"As shareholders are aware, we run a business with a very simple business model. We collect fees from our clients for our services, we pay our bills which are both forecastable and to a great extent fixed. We don't use leverage, nor off-balance sheet instruments, nor do we trade derivatives as principal (other than occasional low level hedging). There are no associated companies or minority interests within the Group. We do not use tax havens. We do not handle client monies. We have a significant amount of cash in the bank relative to our size and we basically stick to what we know.
With regard to remuneration we continue to distribute 30% of our profits as profit-share. Our staff, clients and shareholders understand this formulaic approach. It's a pity that this approach has not been embraced by the financial service industry generally. As it is, in many parts of the financial services industry it seems as if losses are not the responsibility of mangers rather it's the shareholders who take the rap. Whilst our formulaic approach seems out of keeping with many in our industry, at least our shareholders have an idea that our returns go up and down together with theirs 
We have continued to manage our business very conservatively. We have continued to attempt to keep costs down. We do not spend shareholders' funds entertaining and we generally attempt to manage our business as if shareholders were present in our offices every day of the week. One reason I would suggest that expenses are kept down is because staff are either shareholders themselves or own shares via the CLIG ESOP. At present staff own (including ESOP ownership) 27.9% of CLIG shares, and 75 out of 82 of us are incentivised in this way (a handful of more recent recruits do not yet hold options).”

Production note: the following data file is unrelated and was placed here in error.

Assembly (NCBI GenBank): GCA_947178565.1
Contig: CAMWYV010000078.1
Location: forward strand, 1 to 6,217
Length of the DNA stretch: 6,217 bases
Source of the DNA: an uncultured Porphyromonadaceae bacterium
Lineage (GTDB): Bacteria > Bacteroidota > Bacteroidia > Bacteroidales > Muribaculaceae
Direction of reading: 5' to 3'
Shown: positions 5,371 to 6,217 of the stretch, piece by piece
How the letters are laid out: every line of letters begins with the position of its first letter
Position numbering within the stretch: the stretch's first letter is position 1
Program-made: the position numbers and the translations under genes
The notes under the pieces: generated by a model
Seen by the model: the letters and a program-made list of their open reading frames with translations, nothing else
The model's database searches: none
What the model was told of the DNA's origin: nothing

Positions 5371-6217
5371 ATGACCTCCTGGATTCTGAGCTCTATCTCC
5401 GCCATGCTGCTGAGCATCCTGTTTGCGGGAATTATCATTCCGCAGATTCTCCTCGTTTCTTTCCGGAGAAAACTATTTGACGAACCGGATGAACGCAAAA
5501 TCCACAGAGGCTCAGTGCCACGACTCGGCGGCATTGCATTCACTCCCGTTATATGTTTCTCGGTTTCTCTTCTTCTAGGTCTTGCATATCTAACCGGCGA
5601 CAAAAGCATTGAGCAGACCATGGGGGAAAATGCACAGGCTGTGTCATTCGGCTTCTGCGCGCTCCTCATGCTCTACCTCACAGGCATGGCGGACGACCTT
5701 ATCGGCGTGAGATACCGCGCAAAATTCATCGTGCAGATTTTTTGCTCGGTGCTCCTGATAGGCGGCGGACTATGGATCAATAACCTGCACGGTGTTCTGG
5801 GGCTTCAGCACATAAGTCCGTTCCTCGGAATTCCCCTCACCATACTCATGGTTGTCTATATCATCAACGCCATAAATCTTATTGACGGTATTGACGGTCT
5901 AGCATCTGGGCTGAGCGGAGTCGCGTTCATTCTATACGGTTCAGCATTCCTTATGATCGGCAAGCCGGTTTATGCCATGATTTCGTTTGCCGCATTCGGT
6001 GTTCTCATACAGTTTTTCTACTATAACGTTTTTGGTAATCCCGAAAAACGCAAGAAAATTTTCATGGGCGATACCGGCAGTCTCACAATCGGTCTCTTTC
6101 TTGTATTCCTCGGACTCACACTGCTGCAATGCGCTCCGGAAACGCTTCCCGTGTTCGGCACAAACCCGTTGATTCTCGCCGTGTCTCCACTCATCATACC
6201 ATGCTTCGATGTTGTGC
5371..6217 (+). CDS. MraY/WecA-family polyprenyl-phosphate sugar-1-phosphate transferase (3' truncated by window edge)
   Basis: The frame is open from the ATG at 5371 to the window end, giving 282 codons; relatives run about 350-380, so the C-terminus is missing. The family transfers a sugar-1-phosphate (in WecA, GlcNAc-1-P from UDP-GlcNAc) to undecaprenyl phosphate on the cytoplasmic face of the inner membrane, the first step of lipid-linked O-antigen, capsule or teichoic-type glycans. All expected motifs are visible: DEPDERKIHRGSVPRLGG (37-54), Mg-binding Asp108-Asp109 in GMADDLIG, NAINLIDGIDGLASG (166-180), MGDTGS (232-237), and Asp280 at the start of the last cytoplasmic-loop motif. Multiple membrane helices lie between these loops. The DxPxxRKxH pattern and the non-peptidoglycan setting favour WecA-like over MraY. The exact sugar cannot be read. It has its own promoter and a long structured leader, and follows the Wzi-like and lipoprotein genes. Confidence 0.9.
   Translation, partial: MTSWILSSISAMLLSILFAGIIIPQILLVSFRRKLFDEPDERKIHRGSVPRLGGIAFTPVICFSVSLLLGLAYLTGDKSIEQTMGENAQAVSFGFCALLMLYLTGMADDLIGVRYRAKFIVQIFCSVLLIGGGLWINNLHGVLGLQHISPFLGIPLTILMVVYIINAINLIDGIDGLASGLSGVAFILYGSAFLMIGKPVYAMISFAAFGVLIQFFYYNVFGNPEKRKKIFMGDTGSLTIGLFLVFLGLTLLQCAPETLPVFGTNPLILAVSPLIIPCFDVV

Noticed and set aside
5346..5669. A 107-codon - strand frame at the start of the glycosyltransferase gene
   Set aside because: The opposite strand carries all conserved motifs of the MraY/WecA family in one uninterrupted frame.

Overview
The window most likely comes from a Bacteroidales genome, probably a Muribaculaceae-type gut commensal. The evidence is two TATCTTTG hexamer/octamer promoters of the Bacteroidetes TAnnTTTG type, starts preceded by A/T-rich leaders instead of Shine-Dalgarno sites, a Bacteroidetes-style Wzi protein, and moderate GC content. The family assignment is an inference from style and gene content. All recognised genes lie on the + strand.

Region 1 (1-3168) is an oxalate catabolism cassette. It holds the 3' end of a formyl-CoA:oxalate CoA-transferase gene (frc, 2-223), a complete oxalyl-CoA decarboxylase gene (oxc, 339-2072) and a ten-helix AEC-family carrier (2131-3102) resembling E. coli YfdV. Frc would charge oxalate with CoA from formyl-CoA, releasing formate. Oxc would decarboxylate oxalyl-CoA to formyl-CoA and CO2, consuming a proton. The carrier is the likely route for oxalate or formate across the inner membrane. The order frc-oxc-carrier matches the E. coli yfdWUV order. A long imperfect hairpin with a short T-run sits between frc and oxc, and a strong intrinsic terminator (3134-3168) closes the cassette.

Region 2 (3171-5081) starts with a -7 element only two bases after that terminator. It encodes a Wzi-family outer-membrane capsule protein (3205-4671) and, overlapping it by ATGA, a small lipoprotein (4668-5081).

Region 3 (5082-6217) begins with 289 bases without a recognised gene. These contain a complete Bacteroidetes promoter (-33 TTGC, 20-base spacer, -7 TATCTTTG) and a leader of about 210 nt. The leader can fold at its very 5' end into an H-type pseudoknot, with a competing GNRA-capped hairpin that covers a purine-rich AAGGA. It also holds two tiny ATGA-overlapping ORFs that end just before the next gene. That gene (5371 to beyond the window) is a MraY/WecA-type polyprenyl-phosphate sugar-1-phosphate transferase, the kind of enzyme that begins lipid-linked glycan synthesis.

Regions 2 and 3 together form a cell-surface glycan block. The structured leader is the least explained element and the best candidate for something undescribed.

Importantly for an asset management firm, I think CLIG’s investment strategy adds excess returns (‘Alpha’ in the financial lingo) and hence is a desirable one for long term asset allocators (i.e. potential customers). CLIG’s main strategy is investing in closed-end funds, funds which have a fixed AUM (pre-distributions & returns) and have shares which trade publically. CLIG like to buy these when the share price trades at a discount to NAV, hoping to benefit when the discounts return back to their historical norms. They meet with all the managements of the funds they invest in and try to influence their use of strategies which help narrow that discount (87% of the funds they invest in have an Open Market Repurchase Program in place)) as well as investing in funds where they think the managers are better than average.

Unfortunately, this strategy has done badly recently as the Size Weighted Average Discount (SWAD) has risen from 8% back in 2008 to almost 14% in 2013, providing a headwind to their main source of excess returns. However, this headwind is sure to turn in to a tailwind as discounts mean-revert. This should also be a marketing advantage, as this is a simple message to sell to new clients (“Come invest now at the highest discounts we’ve seen in years and take advantage of the tailwind for excess returns!”). In fact, CLIG are looking to do just that and given the recent loss of a client have capacity now to add new clients and expand AUM. They are looking to raise $500m in 2014 and potentially another $500m in 2015 to replace the $1.3bn lost in FY12 and FY13.

CLIG also have another tailwind from the run-off of their marketing commission structure over the next 7 years. They currently pay £3.6m in commissions to marketing firms for introductions to clients they have however by 2020 this will have reduced to nearly £0 and the benefit should all flow directly to the bottom line. CLIG have also introduced nearly £1m of cost savings in the past year from closing underperforming products, reduced headcount and lower business development costs.